It has been another varied year for the team. We have been working on high with Christ and his entourage of apostles and angels at the top of the West Front of Wells Cathedral, and down in a subterranean grotto constructing a wonderland of crystal and stone.
We have affixed floors to walls by vertically hanging the Roman Fordington Mosaic at the Dorset Museum and have been busy with the usual mix of floor and ceiling repairs, and conservation to wall paintings and other decorative finishes – notable projects being the recently completed restoration of the Victorian tiled floor at All Saints Church in Maidenhead, the conservation of a rare, early 17th century plaster ceiling in Chichester and our work to a Coade stone druid statue – the latter two nominated for awards.
We’ve recently finished on site after several years at a fantastic project in Mayfair, London – a project that saw us undertaking external renders, stone repairs and new masonry steps, balustrades and paving. Inside we have stripped historic paint layers from plaster, timber and ‘compo’ embellishment, exposing hidden details to be enjoyed once more, and a huge scheme of new and repaired Stuc Pierre plaster finishes.
Another project which has incorporated numerous interventions is the Chapter House at Christchurch Cathedral: our team cleaned and repaired a marble floor, plaster walls, stone mouldings and decorative detailing and reconfigured the 12th century door and stone steps to enable better access into the room.
Each of these projects demonstrates the breadth of talent and experience my colleagues have, allowing us to work on some of the UK’s most iconic buildings and important objects. It’s telling that some of our most successful projects have seen us collaborate with the client and design teams right from the start to develop specification and methodology as in the Grotto and Wells Cathedral pilot phase. And of course we have finally been able to tell the world about our work at Elizabeth Tower – undertaking trials and analysis on the many paint layers in order to develop the methodology and specification for reinstating the original Barry decorative scheme. With the scaffold now coming down, our beautiful gilding is visible to all in the winter sunlight. We have featured in not one, but two episodes of the Heritage Rescue programme, focusing on our work at Wentworth Woodhouse, and Powderham Castle.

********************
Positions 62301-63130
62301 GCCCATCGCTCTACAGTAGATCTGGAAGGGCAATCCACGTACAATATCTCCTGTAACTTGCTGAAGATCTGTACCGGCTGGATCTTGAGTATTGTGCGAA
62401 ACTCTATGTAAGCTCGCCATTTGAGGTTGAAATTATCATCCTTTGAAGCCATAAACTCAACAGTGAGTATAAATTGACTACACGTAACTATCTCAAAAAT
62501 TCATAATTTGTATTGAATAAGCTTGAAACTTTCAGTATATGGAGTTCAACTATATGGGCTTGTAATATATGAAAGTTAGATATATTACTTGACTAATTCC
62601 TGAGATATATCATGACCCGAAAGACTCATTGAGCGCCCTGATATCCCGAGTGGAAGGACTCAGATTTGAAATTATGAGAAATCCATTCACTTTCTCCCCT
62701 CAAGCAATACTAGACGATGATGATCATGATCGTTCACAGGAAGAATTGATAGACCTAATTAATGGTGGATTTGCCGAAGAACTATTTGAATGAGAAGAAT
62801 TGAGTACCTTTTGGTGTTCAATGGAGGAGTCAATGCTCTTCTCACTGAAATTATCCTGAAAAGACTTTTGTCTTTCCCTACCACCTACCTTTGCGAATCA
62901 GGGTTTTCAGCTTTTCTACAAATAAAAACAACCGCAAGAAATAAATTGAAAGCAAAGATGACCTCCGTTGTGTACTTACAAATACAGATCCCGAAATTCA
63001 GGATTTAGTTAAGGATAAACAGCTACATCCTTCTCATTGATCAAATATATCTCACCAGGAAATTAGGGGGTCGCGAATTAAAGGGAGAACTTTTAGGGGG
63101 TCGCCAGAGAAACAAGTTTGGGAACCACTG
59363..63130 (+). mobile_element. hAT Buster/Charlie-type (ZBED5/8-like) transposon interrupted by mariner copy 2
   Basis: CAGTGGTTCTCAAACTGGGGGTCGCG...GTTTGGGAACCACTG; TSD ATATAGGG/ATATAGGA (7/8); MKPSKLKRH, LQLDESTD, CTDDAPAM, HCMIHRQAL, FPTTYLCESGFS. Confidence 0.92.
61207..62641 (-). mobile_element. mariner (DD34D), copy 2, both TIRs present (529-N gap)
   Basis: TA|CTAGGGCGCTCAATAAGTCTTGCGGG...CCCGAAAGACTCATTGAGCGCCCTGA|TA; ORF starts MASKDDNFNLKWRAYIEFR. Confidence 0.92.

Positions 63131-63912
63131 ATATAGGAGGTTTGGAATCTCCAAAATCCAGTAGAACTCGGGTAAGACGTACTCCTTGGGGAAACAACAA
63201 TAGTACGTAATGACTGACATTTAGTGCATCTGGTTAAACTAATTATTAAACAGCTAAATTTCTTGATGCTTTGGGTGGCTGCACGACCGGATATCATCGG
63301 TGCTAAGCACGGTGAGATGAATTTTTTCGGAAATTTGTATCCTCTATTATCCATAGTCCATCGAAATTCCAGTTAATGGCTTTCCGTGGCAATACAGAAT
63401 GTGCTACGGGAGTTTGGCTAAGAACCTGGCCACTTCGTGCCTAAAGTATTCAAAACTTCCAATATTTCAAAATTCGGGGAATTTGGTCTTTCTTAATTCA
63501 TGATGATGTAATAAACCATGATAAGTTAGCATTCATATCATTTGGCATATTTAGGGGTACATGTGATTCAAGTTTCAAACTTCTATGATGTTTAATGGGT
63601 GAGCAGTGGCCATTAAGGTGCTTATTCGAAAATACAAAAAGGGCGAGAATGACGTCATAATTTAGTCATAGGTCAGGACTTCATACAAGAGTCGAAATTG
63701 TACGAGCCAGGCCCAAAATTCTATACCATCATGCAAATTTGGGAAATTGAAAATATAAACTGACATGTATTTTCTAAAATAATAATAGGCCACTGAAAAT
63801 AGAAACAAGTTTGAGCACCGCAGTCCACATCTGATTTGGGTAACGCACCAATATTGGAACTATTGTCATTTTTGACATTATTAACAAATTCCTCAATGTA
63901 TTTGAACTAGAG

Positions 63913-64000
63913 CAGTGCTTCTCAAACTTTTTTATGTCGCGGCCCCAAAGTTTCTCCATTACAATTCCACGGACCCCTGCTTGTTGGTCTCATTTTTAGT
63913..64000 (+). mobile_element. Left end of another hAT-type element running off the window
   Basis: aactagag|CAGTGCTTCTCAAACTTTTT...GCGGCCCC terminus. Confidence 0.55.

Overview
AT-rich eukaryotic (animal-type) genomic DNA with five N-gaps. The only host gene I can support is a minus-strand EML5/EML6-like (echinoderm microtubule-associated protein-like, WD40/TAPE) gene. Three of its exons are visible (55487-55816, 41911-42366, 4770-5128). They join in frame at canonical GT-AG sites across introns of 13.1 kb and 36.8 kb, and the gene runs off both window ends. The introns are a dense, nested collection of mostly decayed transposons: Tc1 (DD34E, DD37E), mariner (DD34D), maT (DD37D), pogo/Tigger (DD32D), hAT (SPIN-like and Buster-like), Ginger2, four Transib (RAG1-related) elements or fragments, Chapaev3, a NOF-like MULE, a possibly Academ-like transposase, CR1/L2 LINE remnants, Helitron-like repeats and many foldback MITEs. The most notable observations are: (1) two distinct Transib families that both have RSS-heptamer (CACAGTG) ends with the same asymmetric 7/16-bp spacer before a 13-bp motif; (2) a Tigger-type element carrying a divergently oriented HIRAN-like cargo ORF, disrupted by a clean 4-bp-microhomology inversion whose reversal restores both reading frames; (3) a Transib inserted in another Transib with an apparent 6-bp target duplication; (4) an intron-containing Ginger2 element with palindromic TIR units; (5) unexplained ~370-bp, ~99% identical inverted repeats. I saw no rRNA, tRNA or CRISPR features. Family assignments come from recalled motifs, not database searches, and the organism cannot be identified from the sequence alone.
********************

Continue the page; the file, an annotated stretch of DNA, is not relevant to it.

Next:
As well as being a great year for quality projects, we have been working hard behind the scenes at Cliveden Conservation to develop our systems and processes and make sure that we are providing the best support for our hardworking site teams so they can focus on what they do best – which is delivering exceptional conservation work. We have some new recruits and plenty of good opportunities going into 2022 so we are looking forward to the new year and all that it might bring for the business. We would love to share our experiences with you all – so if you would like us to deliver a case study or CPD on some of our recent projects please do get in touch.
Thank you to everyone who has supported us in 2021: our clients, colleagues, support staff and consultants. We are very grateful to be able to collaborate with such a diverse and passionate group of people who really do care about conserving our nation’s heritage.
Merry Christmas, and best wishes for 2022 from all the team at Cliveden Conservation.